Amazon recently started shipping a $250 device that helps developers see the world through a machine’s eyes. It’s called DeepLens, and it’s a deep learning enabled video camera designed for developers.
The camera uses deep learning, an artificial intelligence technology, to recognize objects within its view. That can then help developers build AI-powered applications that use this type of image recognition.
For instance, one of Amazon’s team members lives in an area in Washington state where bears are common. So he used DeepLens to build a program that recognizes bears, then texts him when it sees one, according to GeekWire.
But that’s just to give you a sense of how this works. Amazon isn’t trying to corner the bear-sighting market.
Rather, it’s making a concerted effort to put easy-to-use tools in the hands of developers, just like it did with Amazon Web Services (AWS). In fact, according to GeekWire, Amazon says:
“...the camera is part of a mission to do with machine learning what AWS did for cloud computing: put powerful tools from one of the biggest tech companies in the world into the hands of developers of all skill levels. DeepLens offers developers another entry point into Amazon’s ecosystem, using many of the same tools deployed in other parts of the platform.”
The camera comes pre-loaded with some machine learning models, so even developers who don’t know anything about AI can get started tinkering around in minutes.
But if this is a developer-focused image recognition device, why does it matter to marketers?
Why Should Marketers Care?
In a word: democratization.
Devices like DeepLens are making it extremely easy and cheap to get powerful AI into the hands of developers. You might not care about that if you’re not a developer. But you will care about it once the developers start creating AI applications that non-developers can use.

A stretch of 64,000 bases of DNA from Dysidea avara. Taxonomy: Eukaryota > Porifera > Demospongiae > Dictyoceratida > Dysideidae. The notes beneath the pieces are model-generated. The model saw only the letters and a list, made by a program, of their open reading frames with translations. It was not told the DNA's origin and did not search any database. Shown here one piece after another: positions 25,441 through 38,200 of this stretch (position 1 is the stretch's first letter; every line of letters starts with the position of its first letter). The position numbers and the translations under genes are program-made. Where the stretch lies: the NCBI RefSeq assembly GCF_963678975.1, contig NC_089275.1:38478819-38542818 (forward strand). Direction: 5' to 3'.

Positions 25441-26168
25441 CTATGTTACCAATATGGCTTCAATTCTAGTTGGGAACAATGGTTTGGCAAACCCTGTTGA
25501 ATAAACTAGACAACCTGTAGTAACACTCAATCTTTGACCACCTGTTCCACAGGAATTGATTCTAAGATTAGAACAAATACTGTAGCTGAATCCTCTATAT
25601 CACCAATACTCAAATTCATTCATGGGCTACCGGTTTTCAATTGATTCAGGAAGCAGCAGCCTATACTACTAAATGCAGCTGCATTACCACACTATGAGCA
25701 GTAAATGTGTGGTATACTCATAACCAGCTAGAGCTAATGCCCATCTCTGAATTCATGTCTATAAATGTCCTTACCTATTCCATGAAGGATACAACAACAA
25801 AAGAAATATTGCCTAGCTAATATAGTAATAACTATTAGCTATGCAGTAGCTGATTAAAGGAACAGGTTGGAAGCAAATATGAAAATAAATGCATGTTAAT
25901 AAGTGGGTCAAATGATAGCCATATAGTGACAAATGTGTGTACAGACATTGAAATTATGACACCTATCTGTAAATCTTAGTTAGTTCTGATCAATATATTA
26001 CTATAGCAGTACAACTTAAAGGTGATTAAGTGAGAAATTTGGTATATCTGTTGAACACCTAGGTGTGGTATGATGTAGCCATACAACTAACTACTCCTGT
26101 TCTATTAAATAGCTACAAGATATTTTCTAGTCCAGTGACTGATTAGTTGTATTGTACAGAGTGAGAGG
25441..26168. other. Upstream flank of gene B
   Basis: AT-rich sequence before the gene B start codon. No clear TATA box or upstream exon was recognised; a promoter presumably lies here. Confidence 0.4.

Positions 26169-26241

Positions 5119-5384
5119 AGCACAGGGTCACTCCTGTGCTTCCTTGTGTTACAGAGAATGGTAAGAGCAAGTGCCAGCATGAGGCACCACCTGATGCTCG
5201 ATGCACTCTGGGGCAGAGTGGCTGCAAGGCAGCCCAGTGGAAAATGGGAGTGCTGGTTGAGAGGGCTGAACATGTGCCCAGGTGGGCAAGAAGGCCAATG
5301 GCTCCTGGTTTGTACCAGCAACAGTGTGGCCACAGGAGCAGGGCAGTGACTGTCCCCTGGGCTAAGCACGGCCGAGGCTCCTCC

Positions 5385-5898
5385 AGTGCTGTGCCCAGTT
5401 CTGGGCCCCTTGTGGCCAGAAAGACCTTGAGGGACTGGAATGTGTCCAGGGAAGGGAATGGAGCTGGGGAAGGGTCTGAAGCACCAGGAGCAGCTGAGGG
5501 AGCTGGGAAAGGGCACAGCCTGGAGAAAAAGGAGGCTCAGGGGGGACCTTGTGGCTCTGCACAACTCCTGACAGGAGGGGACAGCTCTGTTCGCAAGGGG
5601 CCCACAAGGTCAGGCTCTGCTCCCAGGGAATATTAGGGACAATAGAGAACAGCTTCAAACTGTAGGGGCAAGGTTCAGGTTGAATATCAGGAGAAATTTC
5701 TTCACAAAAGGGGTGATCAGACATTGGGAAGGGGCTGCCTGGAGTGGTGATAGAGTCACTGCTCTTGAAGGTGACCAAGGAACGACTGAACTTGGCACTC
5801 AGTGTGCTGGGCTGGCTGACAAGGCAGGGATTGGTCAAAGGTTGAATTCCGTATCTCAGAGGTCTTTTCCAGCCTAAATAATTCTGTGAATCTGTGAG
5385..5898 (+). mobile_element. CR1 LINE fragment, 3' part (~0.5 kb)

We saw this trend play out with Amazon Web Services. AWS made it easy and cheap for people to access serious cloud computing power. This was the catalyst for an explosion of sites, tools and services built on the platform. It even accelerated the ability for startup entrepreneurs to launch full online services, some of which you probably use today. It democratized computing power.
We see items like DeepLens doing something similar, except now with different types of AI. DeepLens can help developers create computer vision and image recognition programs and services faster, which will in turn result in even more AI-powered consumer applications, including in marketing.
As more devices like DeepLens launch, AI progress will accelerate. You’ll see AI in more places. It’ll be used in more services and tools. And, make no mistake, it’ll make its way into your marketing in more ways than one (if it hasn’t already).
As Chief Content Officer, Mike Kaput uses content marketing, marketing strategy, and marketing technology to grow and scale traffic, leads, and revenue for Marketing AI Institute. Mike is the co-author of Marketing Artificial Intelligence: AI, Marketing and the Future of Business (Matt Holt Books, 2022). See Mike's full bio.